Robinson R.M.,University of Maryland University College | Kothera C.S.,InnoVital Systems, Inc. | Wereley N.M.,University of Maryland University College
Journal of Intelligent Material Systems and Structures

Pneumatic artificial muscles are actuators known for their low weight, high specific force, and natural compliance. Employed in antagonistic schemes, these actuators closely mimic biological muscle pairs, resulting in applications for humanoid and other bio-inspired robotic systems. Such systems require precise actuator modeling and control in order to achieve high performance. In the present study, refinements are introduced to an existing model of pneumatic artificial muscle force-contraction behavior. The force-balance modeling approach is modified to include the effects of non-constant bladder thickness and up to a fourth-order polynomial stress-strain relationship is adopted in order to accurately capture nonlinear pneumatic artificial muscle force behavior in contraction and extension. Moreover, the polynomial coefficients of the stress-strain relationship are constrained to vary linearly with pressure, improving the ability to predict behavior at untested pressure levels while preserving model accuracy at tested pressure levels. Lastly, a detailed geometric model is applied to improve force predictions, particularly during pneumatic artificial muscle extension. By modeling the deformation shape of the actuator ends as sections of an elliptic toroid, pneumatic artificial muscle force predictions as a function of strain are improved. These modeling improvements combine to enable enhanced model-based control in pneumatic artificial muscle actuator applications. © The Author(s) 2014. Source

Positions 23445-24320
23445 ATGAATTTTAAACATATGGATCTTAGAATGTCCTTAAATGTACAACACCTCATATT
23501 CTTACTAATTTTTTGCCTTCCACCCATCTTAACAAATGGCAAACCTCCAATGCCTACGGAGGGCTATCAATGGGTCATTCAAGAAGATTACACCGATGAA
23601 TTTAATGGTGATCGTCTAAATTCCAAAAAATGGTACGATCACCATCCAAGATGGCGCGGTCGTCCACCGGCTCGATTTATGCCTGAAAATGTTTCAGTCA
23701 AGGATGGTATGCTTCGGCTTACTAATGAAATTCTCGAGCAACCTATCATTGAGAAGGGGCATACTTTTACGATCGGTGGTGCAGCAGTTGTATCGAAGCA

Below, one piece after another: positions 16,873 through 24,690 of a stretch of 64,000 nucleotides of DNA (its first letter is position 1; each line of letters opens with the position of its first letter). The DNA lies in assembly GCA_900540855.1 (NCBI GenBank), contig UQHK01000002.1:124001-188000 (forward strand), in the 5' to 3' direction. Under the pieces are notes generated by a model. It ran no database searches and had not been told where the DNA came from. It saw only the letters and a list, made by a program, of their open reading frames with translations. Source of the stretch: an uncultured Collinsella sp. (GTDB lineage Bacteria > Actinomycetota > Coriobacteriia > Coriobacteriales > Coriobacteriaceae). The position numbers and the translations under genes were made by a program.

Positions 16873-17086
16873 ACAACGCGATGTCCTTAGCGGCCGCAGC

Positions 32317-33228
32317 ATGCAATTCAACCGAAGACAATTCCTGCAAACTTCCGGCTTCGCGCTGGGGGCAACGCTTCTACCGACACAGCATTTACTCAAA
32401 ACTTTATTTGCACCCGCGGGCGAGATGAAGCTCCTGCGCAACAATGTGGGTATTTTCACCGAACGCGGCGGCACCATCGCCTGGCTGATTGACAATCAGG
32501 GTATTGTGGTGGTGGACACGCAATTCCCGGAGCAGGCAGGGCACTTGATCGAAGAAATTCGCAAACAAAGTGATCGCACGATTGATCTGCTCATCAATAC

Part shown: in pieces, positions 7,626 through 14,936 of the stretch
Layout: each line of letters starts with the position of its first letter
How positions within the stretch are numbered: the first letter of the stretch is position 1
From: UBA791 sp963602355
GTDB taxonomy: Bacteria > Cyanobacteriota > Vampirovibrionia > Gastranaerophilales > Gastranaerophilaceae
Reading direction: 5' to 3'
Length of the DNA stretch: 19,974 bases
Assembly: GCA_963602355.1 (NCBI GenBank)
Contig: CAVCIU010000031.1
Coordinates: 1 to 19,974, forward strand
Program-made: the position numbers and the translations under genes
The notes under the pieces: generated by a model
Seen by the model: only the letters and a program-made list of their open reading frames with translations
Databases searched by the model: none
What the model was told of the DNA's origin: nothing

Agency: Department of Defense | Branch: Defense Health Program | Program: SBIR | Phase: Phase I | Award Amount: 149.99K | Year: 2014

Many emergency cricothyrotomy kits have been developed in an attempt to simplify this potentially life-saving medical procedure. However, none of the existing kits perform noticeably better than the standard surgical kit. The standard kit itself has led to a reported failure rate of 33% when performed in combat environments, and airway obstruction is reported to be the third most preventable cause of death on the battlefield. The high failure rate is at least partially attributable to inadequate training and experience. As such, InnoVital Systems, Inc. proposes to develop an innovative universal device that is light weight, packable, and adjustable to different size soldiers or patients that will significantly increase ease of use and efficacy of performing cricothyrotomies. Building upon our experience in medical device design, evaluation, and clearance, we will perform design, analysis, fabrication, and FDA clearance planning in Phase I of the project, which will end with prototype bench tests. Phase II will focus on further design refinements and functional hardware validation of the final design with selected materials, and executing the steps necessary for FDA device clearance.